Tutoring: The Math Lab makes tutors for 151 available at regularly scheduled times. As soon as tutors have been scheduled, I'll let you know what those times are (and post them on this page).

Good-Faith Grade Guarantee:

Because I realize that computer science does not click will all students, I reward effort as well as outcome. Hence, students who make a good faith effort in this class will pass the class, with at least a C+. A good-faith effort includes missing no more than two classes, turning in every homework assignment, and spending the requisite time on each examination.

Optional Books and Other Readings

Kelsey, Richard, Clinger, William, and Rees, Jonathan, eds. (1998). Revised5 Report on the Algorithmic Language Scheme. February 20, 1998. The concise and complete definition of the Scheme programming language. You won't need to understand all of it, but you'll find it helpful to keep it by your side.

The PLT Team Languages Team (2006). DrScheme Manual. The guide to the Scheme development environment we'll be using.

Rebelsky, Samuel (2007). The CS151.02 2007F Course Web. The hypertext that you are currently reading. Many of these materials (particularly those under Readings and Labs are required. You should make it a point to load the page of the day at the beginning of each class to check announcements and such.

Optional: Davis, Janet (2007). The CSC151.01 2007F Course Web. The course web for the other section of this class.

Optional: Springer, George and Friedman, Daniel P. (1989). Scheme and the Art of Programming. Cambridge, MA: MIT Press. The textbook that we formerly used in the class.



Wednesday, 9 August 2006 [Samuel A. Rebelsky]

Thursday, 24 August 2006 [Samuel A. Rebelsky]

Friday, 25 August 2006 [Samuel A. Rebelsky]

Saturday, 26 August 2006 [Samuel A. Rebelsky]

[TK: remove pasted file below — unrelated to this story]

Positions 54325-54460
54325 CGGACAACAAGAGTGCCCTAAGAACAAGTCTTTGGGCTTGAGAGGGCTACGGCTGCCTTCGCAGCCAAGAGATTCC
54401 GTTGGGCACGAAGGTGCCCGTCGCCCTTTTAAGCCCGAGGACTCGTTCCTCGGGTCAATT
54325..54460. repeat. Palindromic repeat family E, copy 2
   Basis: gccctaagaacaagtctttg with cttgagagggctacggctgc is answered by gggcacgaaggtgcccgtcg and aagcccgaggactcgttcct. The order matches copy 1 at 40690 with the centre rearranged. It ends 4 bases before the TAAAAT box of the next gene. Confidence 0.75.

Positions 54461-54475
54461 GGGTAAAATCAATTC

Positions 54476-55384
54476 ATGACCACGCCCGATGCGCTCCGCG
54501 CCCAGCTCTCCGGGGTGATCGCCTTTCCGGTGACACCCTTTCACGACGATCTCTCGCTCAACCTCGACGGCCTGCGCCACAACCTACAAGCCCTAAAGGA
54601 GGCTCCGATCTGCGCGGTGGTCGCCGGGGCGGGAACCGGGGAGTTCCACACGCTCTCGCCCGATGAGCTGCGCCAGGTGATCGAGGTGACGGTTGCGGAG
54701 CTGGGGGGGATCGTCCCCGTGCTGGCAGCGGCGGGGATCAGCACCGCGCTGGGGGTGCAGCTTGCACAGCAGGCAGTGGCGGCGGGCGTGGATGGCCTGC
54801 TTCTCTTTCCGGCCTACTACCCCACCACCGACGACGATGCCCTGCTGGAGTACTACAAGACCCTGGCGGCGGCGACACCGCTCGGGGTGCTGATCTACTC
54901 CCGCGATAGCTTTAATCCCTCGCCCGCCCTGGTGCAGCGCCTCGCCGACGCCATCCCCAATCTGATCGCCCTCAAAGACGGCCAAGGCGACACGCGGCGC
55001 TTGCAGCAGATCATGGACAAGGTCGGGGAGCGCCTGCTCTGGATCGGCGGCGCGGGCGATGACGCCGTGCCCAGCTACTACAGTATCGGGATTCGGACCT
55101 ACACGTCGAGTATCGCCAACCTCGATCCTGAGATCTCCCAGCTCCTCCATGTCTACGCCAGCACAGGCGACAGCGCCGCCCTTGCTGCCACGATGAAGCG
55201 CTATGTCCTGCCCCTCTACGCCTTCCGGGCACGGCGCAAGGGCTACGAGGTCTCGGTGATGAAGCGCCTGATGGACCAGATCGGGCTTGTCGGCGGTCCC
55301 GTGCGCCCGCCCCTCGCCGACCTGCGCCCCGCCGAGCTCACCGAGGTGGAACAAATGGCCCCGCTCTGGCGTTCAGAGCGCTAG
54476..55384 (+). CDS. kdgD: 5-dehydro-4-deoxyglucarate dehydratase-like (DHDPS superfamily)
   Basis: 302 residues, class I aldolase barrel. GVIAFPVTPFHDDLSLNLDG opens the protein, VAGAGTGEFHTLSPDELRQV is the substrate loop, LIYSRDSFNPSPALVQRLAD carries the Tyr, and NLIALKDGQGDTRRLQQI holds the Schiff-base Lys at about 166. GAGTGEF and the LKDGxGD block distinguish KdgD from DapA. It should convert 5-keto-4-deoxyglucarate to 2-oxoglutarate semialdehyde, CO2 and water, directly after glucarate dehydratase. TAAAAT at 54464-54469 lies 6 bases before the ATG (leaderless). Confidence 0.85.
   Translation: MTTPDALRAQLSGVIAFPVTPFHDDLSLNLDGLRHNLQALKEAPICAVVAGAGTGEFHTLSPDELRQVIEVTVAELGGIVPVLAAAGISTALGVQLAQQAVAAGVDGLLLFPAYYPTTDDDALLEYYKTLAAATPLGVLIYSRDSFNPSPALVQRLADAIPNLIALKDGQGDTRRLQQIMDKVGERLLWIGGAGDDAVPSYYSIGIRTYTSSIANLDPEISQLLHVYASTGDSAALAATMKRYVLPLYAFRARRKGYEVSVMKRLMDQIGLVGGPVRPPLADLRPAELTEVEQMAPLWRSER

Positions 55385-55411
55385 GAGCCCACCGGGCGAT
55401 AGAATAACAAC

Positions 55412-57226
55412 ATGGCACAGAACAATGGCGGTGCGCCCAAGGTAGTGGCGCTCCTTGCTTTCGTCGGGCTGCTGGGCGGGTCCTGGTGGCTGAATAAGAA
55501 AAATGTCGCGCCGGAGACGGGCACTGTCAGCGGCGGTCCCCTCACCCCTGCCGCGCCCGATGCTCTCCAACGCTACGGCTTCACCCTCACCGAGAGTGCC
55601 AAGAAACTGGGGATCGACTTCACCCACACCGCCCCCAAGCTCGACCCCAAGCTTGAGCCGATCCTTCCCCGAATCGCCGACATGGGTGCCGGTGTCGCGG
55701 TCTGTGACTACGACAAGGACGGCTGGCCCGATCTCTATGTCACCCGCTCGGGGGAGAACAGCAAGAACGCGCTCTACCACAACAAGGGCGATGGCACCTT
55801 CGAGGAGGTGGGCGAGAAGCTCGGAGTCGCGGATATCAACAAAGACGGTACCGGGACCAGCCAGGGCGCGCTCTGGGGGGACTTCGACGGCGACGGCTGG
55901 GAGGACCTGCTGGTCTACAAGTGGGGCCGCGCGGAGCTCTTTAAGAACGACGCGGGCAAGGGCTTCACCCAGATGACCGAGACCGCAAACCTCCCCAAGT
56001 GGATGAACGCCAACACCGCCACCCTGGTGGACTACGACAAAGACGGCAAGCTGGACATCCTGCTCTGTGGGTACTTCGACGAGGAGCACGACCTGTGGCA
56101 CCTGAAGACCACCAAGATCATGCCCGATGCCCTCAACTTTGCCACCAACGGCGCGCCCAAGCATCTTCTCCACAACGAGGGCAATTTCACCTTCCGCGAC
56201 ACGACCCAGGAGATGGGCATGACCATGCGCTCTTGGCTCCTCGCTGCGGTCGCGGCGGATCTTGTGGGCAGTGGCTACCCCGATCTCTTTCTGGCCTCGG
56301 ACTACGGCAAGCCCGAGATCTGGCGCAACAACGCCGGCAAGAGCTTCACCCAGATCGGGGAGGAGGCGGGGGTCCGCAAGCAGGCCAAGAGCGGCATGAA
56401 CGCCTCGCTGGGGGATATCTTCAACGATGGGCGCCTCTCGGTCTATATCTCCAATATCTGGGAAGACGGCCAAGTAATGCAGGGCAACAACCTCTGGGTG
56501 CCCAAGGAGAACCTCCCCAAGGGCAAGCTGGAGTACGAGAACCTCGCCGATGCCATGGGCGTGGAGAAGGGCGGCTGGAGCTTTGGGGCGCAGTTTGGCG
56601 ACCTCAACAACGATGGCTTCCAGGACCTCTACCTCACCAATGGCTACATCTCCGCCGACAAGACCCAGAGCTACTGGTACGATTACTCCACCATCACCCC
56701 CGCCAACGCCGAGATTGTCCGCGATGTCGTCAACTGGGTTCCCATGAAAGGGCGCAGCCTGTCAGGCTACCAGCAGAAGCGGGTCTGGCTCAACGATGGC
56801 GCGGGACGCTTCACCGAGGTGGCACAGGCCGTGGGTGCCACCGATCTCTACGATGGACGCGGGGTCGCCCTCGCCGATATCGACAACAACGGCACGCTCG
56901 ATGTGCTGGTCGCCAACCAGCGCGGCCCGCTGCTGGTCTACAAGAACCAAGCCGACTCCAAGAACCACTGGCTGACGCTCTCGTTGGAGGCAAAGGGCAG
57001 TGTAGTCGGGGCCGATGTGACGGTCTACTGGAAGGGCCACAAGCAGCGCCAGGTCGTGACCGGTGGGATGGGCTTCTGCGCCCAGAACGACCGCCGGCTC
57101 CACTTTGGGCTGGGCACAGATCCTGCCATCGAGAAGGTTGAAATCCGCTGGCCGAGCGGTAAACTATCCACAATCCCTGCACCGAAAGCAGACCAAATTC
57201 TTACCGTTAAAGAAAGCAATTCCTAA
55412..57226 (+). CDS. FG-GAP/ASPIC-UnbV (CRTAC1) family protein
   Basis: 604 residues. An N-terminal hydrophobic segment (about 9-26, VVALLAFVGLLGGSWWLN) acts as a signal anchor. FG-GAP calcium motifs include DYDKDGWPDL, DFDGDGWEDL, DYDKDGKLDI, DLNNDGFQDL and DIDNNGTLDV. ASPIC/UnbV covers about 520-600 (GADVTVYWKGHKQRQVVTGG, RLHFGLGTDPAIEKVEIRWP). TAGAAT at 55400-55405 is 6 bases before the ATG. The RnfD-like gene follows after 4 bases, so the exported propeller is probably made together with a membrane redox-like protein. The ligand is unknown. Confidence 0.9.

Sunday, 27 August 2006 [Samuel A. Rebelsky]

Friday, 19 January 2007 [Samuel A. Rebelsky]

Monday, 22 January 2007 [Samuel A. Rebelsky]


Disclaimer: I usually create these pages on the fly, which means that I rarely proofread them and they may contain bad grammar and incorrect details. It also means that I tend to update them regularly (see the history for more details). Feel free to contact me with any suggestions for changes.

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Samuel A. Rebelsky,

Copyright © 2007 Janet Davis, Matthew Kluber, and Samuel A. Rebelsky. (Selected materials copyright by John David Stone and Henry Walker and used by permission.) This material is based upon work partially supported by the National Science Foundation under Grant No. CCLI-0633090. Any opinions, findings, and conclusions or recommendations expressed in this material are those of the author(s) and do not necessarily reflect the views of the National Science Foundation. This work is licensed under a Creative Commons Attribution-NonCommercial 2.5 License. To view a copy of this license, visit or send a letter to Creative Commons, 543 Howard Street, 5th Floor, San Francisco, California, 94105, USA.